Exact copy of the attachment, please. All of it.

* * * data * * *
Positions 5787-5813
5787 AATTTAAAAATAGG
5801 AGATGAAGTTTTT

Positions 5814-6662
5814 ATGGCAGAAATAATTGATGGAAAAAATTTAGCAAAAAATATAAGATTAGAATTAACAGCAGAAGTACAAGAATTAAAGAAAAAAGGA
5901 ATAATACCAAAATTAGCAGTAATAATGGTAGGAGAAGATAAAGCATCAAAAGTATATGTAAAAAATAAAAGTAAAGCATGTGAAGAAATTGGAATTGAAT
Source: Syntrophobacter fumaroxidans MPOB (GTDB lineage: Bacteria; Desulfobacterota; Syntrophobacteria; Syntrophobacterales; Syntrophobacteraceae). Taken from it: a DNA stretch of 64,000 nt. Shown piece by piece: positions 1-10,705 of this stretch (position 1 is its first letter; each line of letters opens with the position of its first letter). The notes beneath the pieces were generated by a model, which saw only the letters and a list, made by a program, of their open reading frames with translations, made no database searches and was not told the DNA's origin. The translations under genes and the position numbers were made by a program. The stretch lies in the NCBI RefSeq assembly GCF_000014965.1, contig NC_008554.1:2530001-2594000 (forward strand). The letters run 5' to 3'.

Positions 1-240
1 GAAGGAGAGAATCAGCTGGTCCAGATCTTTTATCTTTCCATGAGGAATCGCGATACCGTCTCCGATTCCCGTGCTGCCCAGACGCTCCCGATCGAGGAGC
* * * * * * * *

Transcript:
Positions 5787-5813
5787 AATTTAAAAATAGG
5801 AGATGAAGTTTTT

Positions 5814-6662
5814 ATGGCAGAAATAATTGATGGAAAAAATTTAGCAAAAAATATAAGATTAGAATTAACAGCAGAAGTACAAGAATTAAAGAAAAAAGGA
5901 ATAATACCAAAATTAGCAGTAATAATGGTAGGAGAAGATAAAGCATCAAAAGTATATGTAAAAAATAAAAGTAAAGCATGTGAAGAAATTGGAATTGAAT
Source: Syntrophobacter fumaroxidans MPOB (GTDB lineage: Bacteria; Desulfobacterota; Syntrophobacteria; Syntrophobacterales; Syntrophobacteraceae). Taken from it: a DNA stretch of 64,000 nt. Shown piece by piece: positions 1-10,705 of this stretch (position 1 is its first letter; each line of letters opens with the position of its first letter). The notes beneath the pieces were generated by a model, which saw only the letters and a list, made by a program, of their open reading frames with translations, made no database searches and was not told the DNA's origin. The translations under genes and the position numbers were made by a program. The stretch lies in the NCBI RefSeq assembly GCF_000014965.1, contig NC_008554.1:2530001-2594000 (forward strand). The letters run 5' to 3'.

Positions 1-240
1 GAAGGAGAGAATCAGCTGGTCCAGATCTTTTATCTTTCCATGAGGAATCGCGATACCGTCTCCGATTCCCGTGCTGCCCAGACGCTCCCGATCGAGGAGC